I have very good news. I was directed to an emergency clinic only 1 kilometer away and was told after two days rest and lots of antiinflammatories I can walk again. I am glad I went to the clinic because now I am relieved to know what do. Thanks for your support.
 

easygoing

Walking the Camino with my 15 year old self
Camino(s) past & future
I have walked the Camino Francis 5 times, twice in 2017. (May 2018 and September 2018)
#6
Your trekking poles did not save you??

The bruise may be a symptom of a torn muscle, but see a doctor for a real diagnosis. If it is a torn muscle, it should repair itself over time and the bruising will gradually disappear. It is growing now as gravity pulls the blood downward! I suspect that the doctor will prescribe rest, but ask if you can maintain activity if you can push through the pain. You may be relegated to bus/taxi, but should be able to hobble around town and maybe cover some distance. Good luck!
LOL my trusty trekking poles let me down. I was looking at another person and fell at an angle. I felt like a tree I went down so fast. I like your advice and the doctor said despite bruising covering my entire back of the left leg I had no muscle damage. So I will live to walk again soon but will not walk with a 20 year old while talking.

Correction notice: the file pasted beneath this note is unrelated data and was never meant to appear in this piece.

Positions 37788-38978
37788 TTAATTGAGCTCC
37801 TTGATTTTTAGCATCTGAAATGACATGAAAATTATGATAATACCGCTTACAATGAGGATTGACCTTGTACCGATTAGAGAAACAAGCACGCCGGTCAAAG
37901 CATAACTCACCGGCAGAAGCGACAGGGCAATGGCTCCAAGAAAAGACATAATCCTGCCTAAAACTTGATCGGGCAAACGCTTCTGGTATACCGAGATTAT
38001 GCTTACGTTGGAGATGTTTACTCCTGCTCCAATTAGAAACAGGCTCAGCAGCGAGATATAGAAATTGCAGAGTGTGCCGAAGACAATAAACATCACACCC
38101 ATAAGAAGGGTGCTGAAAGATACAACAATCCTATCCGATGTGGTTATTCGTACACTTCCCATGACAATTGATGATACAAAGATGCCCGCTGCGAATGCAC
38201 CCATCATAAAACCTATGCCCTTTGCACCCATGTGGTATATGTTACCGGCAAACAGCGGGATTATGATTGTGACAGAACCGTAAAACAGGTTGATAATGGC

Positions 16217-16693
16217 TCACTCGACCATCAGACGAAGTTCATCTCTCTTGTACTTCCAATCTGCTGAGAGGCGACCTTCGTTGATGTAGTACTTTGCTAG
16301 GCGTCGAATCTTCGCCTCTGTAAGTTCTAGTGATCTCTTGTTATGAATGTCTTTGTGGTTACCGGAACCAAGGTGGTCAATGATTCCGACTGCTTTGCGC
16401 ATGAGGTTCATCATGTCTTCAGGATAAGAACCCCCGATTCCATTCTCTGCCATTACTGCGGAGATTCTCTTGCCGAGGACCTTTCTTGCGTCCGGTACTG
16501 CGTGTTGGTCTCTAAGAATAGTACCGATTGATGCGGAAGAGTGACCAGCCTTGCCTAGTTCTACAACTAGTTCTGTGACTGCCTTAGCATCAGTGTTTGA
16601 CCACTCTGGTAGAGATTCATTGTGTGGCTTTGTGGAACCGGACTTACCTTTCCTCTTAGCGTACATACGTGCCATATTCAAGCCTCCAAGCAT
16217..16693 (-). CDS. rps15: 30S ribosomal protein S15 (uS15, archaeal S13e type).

easygoing

Walking the Camino with my 15 year old self
Camino(s) past & future
I have walked the Camino Francis 5 times, twice in 2017. (May 2018 and September 2018)
#9
Thanks for the support. The MD said I can walk in 48 hours but here's the problem. I know I can take a taxi tomorrow part way to Foncebadon but am not sure if I can walk all the way to Molinaseca as planned. Has any one found a taxi coming down.
Thanks
 
Camino(s) past & future
Frances: St-Jean-PdP - Santiago dC - Muxía - Fisterra (Aug 2017 and March/April 2018)
#11
Couldn't you just stay in Astorgo for the two days of rest and then start walking again?
That's what I did in Léon when ordered to rest for three days - and then proceeded to walk every day to Santiago, Muxía and Finisterre.
 
Camino(s) past & future
please see signature
#12
@easygoing , gidday
The descent to Molinaseca is quite difficult. And goes on for several kilometres.

Accordingly I suggest you consider taking a bus from Astorga to Ponferrada.

And please take the time to visit both the Astorga cathedral and never lived in, fairy tale like, bishop's palace next door, walk along the ramparts to make out the agriculturral pursuits across the valley and generally enjoy this compact city before you leave

Kia kaha (take care, be strong, get going - eventually)
 

Jim

Member
Camino(s) past & future
2006- Camino Portuguese